Tuesday, October 29, 2013

Interval Training, How Old is Grandma?

In my latest screenplay, I had a 60 year old woman climb down a ladder into a manhole.  A 20-something reader wrote me that he didn’t think a woman that age could handle it.  I’ve got my social security card. I’ve got an artificial hip.  And I wouldn’t hesitate to go down that ladder to rescue one of my grandchildren (like the woman in the story.)

But, I contacted my friend Jean, who is 8 years older than I am.  No, she wouldn’t go down that ladder. And no, she doesn’t think she could have when she was 60, either.  So, the boy who needs to be rescued in my screenplay is only 6.  Grandma just lost 10 years.  She’s now 50.  Jean thinks she could have climbed that ladder when she was 50.

This raises an interesting question – why can I do what other women my age cannot?

I think it all started back in elementary school.  I was the kid nobody wanted on their team.  I was the only kid who had to do P.E. for homework.  I always had the sense that exercise was easier for everybody else than it was for me. I never did get good enough that anybody wanted me on their team.  But, I’m competitive.  So, I did my homework. And it became a habit. 

The kids to whom running and jumping and climbing came easily just took it for granted. For me these activities were and are hard-won prizes.

I got my hip replaced after being hit by a car while riding my bicycle, because I could no longer get on my bicycle. And I couldn’t walk without a cane.  But after I got my hip replaced, I still couldn’t get on my bicycle and I still couldn’t walk without a cane.  I asked my surgeon to write me a prescription for physical therapy.  My PT said I was one of very few of his clients who actually did the homework exercises.  I didn’t tell him – I’ve spent my life doing PE for homework.

The more I asked him to help me do, the more homework I got.  Elliptical, treadmill, floor exercises, ball exercises, stair exercises, stationery bike exercises.  This was okay for 2 or 3 months while I was officially recovering from surgery – but not for the rest of my life.  I like exercise, but I want to get out of the gym in half an hour, or maybe 45 minutes. I want to get back to my life, ride by bicycle to work.

So, I asked Google how to maximize my exercise time.  And Google delivered “interval training.”  The claim is that 12 minutes of interval training is as good for my body as 30 minutes of regular exercise.  Interval training is short spurts of hard exercise (intervals) with longer periods of comfortable exercise in between.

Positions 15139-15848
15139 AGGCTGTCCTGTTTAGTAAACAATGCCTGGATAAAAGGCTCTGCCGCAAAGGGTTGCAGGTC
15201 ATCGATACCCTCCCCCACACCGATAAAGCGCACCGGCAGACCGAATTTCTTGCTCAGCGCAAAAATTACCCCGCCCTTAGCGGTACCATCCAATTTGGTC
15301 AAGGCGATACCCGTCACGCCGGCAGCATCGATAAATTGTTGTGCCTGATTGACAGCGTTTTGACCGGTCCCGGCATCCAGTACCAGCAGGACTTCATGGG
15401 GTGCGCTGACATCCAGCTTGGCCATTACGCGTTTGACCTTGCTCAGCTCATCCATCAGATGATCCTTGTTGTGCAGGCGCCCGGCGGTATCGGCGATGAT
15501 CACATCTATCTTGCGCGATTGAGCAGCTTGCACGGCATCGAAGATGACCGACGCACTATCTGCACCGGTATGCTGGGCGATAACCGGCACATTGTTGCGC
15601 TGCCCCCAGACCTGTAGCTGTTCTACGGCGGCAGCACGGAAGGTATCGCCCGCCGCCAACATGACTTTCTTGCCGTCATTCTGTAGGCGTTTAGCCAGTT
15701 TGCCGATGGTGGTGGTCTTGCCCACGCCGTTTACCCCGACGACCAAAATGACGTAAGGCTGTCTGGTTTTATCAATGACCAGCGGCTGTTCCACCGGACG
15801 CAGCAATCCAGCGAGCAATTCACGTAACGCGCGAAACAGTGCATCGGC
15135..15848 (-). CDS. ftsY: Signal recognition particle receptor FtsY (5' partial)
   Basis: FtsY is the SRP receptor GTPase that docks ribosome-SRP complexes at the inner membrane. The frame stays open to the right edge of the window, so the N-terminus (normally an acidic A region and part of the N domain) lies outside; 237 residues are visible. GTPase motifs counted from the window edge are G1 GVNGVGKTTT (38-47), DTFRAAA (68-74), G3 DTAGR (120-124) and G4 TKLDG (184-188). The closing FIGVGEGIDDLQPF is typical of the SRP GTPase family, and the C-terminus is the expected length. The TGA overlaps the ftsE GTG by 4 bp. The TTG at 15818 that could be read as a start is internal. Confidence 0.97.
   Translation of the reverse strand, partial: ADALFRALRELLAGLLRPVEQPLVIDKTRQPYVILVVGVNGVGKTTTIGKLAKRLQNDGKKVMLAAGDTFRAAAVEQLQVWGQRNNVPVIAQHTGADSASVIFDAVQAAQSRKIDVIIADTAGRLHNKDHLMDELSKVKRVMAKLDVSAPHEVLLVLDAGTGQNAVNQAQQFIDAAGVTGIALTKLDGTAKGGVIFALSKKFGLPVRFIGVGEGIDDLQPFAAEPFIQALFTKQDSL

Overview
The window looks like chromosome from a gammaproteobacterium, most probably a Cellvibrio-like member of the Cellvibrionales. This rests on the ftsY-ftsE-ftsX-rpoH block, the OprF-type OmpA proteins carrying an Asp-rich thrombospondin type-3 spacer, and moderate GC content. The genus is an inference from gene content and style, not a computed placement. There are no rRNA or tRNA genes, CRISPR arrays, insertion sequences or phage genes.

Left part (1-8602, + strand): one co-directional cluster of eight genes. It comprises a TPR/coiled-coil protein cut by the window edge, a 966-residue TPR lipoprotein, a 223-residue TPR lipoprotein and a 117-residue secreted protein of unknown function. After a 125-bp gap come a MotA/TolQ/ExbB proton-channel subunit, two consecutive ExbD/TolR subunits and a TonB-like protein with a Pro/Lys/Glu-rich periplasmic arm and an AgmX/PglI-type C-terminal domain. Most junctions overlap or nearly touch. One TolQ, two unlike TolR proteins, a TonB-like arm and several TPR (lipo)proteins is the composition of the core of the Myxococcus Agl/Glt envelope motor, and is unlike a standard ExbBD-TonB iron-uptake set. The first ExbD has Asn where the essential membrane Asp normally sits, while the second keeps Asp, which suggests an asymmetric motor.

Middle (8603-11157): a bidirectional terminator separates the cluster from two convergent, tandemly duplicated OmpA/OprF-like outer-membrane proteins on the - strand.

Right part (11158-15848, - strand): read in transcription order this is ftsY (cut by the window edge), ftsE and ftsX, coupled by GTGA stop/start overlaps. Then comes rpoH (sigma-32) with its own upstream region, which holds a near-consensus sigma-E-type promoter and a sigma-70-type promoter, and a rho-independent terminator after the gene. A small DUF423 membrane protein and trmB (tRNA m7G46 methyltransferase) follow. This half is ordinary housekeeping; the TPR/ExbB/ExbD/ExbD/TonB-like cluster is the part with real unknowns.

For example, on the elliptical, go at a comfortable pace for 2 minutes, then speed up for 30 seconds, repeat.  Do 3 to 5 cycles.

I checked with my PT.  He said to do it “no hands” to improve my balance.  And do the same thing with the Helix.  The Helix is like a standing bicycle on which the pedals go sideways.

I even added intervals to the treadmill (but I keep my hands on the bar when the speed is over 2 miles per hour.)  I’m not supposed to run on my new hip (so it will last).  I was having a jealousy attack when I watched other exercisers run during their treadmill time.  But then I found http://www.fedel.com/mets/  Which shows how much real exercise I’m doing based on the slope and speed of the treadmill. When I’m doing 3 miles per hour on a 6.5 degree slope, that’s 6 METs (metabolic equivalents).  When the person next to me is running at 6.5 miles per hour on no slope, that’s also 6 METs. Since I’ve been doing this for several years, at least once a week, I can now do 5 mph on a 15 degree slope, which is 15 METs, Okay, I only do it for the 1 minute interval, and then I slow it down to 2 mph on a15 degrees for the comfortable pace.  But since 15 METs is the recommended fitness level for climbing Mt. Everest, I’m pleased that I can do it at all.

I haven’t figured out how to do intervals going sideways or backwards, but I do those no hands at a much slower speed.

Bottom line: The gym has lots of equipment.  I rotate what pieces I use on different days and I do interval training on them. I go before breakfast.  I’m out of there in 30 to 45 minutes. And I could go down a manhole ladder if I need to.


  1. I'm 60. I could go down a ladder into a manhole. My husband is 67 - so could he. Fitness came to me late in life, but now I pursue it rigorously. I know many people who are 60 and could do that. Perhaps your 20 year old has a skewed sample of 60 year olds.

  2. Yay, Allison! I'm glad there are more of us fit over-60's!

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